Mail call, mail call

By Mass Communication Specialist Seaman Dakota Rayburn on April 1, 2016

Every day underway, sailors aboard USS John C. Stennis (CVN 74) hope for an announcement over the 1MC telling them their mail has been delivered.

Mail is one way sailors can stay connected with home and get anything they need underway. The postal clerks from supply department's S-1P division facilitate that need.

According to Logistics Specialist Seaman Devan Rodriguez, from Quanah, Texas, the mail must change hands many times before reaching Stennis.

First, all military mail is screened in Chicago. If Stennis is underway, a mail routing instruction is used to fly the mail aboard or a fast combat support ship delivers it during a replenishment-at-sea (RAS).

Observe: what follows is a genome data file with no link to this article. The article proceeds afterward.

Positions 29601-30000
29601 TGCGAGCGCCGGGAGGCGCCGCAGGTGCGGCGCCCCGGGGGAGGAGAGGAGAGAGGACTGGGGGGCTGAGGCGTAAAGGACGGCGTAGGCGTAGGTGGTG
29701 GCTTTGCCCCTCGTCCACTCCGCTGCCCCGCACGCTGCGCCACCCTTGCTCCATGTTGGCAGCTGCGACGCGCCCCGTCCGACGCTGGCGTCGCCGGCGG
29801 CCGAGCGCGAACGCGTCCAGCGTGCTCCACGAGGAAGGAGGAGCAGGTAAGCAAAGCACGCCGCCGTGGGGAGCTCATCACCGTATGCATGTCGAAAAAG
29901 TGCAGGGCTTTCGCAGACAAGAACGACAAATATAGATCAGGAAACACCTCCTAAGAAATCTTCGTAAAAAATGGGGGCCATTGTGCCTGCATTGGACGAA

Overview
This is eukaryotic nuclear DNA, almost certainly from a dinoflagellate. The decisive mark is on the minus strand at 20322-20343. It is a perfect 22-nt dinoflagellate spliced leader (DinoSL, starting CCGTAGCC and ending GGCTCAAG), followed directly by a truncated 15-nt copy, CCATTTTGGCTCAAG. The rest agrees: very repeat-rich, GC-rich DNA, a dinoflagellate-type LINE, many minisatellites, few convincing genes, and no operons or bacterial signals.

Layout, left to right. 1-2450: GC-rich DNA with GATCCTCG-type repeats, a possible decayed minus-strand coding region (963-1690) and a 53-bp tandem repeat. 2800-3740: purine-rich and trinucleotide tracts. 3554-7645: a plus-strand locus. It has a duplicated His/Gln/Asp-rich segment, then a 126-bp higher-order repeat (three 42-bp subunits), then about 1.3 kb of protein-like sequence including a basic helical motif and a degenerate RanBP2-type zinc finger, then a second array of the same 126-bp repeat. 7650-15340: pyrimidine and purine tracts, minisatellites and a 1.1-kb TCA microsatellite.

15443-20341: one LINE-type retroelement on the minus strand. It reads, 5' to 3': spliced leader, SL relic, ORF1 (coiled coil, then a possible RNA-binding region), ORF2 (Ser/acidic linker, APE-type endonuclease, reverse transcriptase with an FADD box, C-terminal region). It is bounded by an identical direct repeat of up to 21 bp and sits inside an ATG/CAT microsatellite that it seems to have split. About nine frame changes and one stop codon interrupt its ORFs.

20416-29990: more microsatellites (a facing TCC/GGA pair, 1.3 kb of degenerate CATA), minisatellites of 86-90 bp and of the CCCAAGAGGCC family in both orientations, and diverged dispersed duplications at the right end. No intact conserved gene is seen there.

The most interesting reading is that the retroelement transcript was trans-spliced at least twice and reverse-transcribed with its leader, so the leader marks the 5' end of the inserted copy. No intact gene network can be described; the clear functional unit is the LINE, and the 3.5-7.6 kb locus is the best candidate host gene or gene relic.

Foreign civilian post offices not associated with the U.S. military often handle the mail while Stennis is away from homeport.

"We use kilograms instead of pounds because the mail is going to go to a lot of different foreign places," said Rodriguez. "The ports that we'll be in, for instance ... won't actually use a military postal service."

Once the mail gets to Stennis, Rodriguez said processing it out to the crew can be difficult. Sailors sometimes order items online such as exercise equipment, and their families often send care packages. This usually leads to heavy mailbags that can be physically demanding to move and process, but the postal clerks don't lack for helping hands. The rest of supply and sailors from other departments pitch in during working parties.

"It comes together in an all-hands effort," said Rodriguez. "We usually do pretty well getting about eighty people from all over the ship to come help us with that."